eight weeks gone.

I’m writing about windows and reading about hallucinations. Are you sure that’s a good book for you? he says. It’s evening and pitch black and cold. I’ve drawn the curtains and thought very hard about tea. But it loses out to another finger of whisky. On the computer screen his face is fuzzy and about a half second behind his voice. There’s some sort of feedback, a mouse-like chirping that crops up every four or five minutes.

That’s not on my end, he insists.

It’s not on my end either. It’s some kind of internet creation. We talk around it and sometimes smile when it interrupts us.

On the street I wait for C in front of a hobby shop. In the window there’s a little ferris wheel, a cheap little plastic train that goes around and around and through a tunnel, disappearing and reappearing in six seconds exactly. I stand and count because C is late and I like model trains. I like anything smaller. I don’t particularly like full-sized ferris wheels but this tiny one is somehow endearing. It does not spin.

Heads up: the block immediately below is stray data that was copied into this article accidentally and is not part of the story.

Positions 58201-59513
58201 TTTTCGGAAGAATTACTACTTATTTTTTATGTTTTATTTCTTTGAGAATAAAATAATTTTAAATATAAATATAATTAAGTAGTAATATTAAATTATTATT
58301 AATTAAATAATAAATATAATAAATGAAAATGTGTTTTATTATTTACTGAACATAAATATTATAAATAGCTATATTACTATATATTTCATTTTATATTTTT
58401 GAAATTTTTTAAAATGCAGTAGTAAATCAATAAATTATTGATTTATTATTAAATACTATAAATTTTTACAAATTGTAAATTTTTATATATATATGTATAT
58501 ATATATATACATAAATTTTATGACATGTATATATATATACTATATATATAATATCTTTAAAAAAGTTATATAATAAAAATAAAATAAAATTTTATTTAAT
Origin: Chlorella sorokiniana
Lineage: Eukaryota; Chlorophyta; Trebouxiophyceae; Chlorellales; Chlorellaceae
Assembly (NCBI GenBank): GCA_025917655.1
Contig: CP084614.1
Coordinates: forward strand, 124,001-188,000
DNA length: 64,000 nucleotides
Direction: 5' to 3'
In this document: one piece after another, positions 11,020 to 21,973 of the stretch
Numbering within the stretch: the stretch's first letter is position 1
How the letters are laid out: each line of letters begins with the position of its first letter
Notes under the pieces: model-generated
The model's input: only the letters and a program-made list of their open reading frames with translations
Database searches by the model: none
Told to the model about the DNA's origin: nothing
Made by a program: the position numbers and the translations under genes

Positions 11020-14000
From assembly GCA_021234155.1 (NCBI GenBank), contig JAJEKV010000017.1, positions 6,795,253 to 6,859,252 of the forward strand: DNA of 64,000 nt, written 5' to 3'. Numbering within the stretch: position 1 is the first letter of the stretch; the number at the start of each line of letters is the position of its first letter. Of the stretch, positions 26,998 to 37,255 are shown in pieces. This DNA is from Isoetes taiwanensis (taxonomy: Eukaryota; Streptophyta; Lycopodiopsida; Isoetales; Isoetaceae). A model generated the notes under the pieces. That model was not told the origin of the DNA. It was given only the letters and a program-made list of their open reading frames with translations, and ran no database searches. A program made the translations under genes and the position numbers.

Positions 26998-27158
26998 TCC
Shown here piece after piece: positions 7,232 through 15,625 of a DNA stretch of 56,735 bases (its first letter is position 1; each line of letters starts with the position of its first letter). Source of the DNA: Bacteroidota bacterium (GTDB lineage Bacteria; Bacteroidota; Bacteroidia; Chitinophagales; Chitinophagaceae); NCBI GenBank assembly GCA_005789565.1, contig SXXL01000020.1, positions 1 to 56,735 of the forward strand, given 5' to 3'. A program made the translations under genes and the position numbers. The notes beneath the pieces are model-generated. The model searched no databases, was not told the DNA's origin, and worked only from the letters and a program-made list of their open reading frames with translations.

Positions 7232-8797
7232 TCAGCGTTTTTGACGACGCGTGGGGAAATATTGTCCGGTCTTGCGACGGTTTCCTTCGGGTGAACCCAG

The bar is mostly empty, strange for a Saturday night. They have mulled cider with rum and although I don’t particularly like cider or rum, I order two glasses and drink them far more quickly than my companion. We sit in a big alcove with a mirror that takes up one side of the wall.

Some people just can’t handle that sort of change, C says at one point. She plays with her ginger cookie but doesn’t eat it.

So what am I supposed to do? I ask her.

Well, I don’t know, she says. You just decide what you want to do, and then you do it.

This is actually good advice, although at first glance it sounds supremely unuseful. She elaborates, of course, but I get stuck on this while I finish my cider and then wait until she finishes hers.

I’ll walk halfway with you, she says. She knows I hate the bus.

Two months gone. I buy a plane ticket to California. I miss the sun. I miss a proper, overlarge shower with normal water pressure. Some novelty wears off but this novelty is replaced by new novelty. Like: the novelty of always being able to layer. No amount of clothes is too much.

The novelty of thick socks. Socks with horses on them. Socks with cats and balls of yarn.

The novelty of a dark, quiet morning.

The novelty of missing. The novelty of being missed.


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